Thank You For Submiting Feedback!
In the absence of state or federal action, a court may not bar members of the public from lawfully asserting or exercising public trust rights on privately owned tidelands.
Plaintiff patentee, Larry H. Marks, Jr., was granted title to certain tidelands, a portion of which adjoined almost the entire shoreline of defendant upland owner's property. Defendant had a wharf on his property and travelled to and from it via plaintiff's property. In plaintiff's quiet title action, the trial court settled the boundary dispute, granted defendant an ingress-egress easement to the wharf, enjoined defendant from asserting any claim or right in or to plaintiff's property, and refused to consider or determine whether the tidelands were burdened by public trust. Defendant challenged the decision.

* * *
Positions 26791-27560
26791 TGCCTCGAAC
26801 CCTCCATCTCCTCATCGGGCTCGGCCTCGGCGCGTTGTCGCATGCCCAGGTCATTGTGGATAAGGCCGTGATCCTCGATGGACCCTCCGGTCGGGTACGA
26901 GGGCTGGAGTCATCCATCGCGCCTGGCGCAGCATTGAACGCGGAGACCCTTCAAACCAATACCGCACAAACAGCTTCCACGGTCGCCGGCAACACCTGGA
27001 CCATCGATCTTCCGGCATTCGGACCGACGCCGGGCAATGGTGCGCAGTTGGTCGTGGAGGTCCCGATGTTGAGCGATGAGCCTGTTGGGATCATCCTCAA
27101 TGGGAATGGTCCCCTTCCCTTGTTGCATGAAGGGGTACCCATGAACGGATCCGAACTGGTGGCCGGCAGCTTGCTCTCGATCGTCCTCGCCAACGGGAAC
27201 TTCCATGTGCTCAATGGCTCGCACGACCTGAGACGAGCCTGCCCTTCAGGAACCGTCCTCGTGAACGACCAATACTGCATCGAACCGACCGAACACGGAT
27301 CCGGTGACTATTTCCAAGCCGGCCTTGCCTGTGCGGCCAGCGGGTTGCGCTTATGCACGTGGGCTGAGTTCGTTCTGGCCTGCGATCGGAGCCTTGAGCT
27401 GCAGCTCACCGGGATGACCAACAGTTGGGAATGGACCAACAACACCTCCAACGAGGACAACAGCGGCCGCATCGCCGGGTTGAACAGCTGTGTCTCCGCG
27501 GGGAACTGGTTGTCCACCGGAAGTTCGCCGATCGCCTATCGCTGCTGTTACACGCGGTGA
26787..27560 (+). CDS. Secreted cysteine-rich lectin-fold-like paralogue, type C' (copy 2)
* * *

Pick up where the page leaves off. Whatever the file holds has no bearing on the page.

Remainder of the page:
Did the trial court err in enjoining defendant from asserting any claim or right in or to plaintiff's property, and in refusing to consider or determine whether the tidelands were burdened by public trust?
On appeal, the court reversed the judgment. The court ruled that the trial court lacked jurisdiction to enter an injunction that prohibited defendant from asserting or in any way exercising public trust uses in the tidelands and the navigable waters covering them in his capacity as a member of the public. Moreover, the court ruled that it was within the province of the trier of fact to determine whether the parties' respective uses of the tidelands constituted an infringement either upon the jus privatum of plaintiff or upon the jus publicum of the people.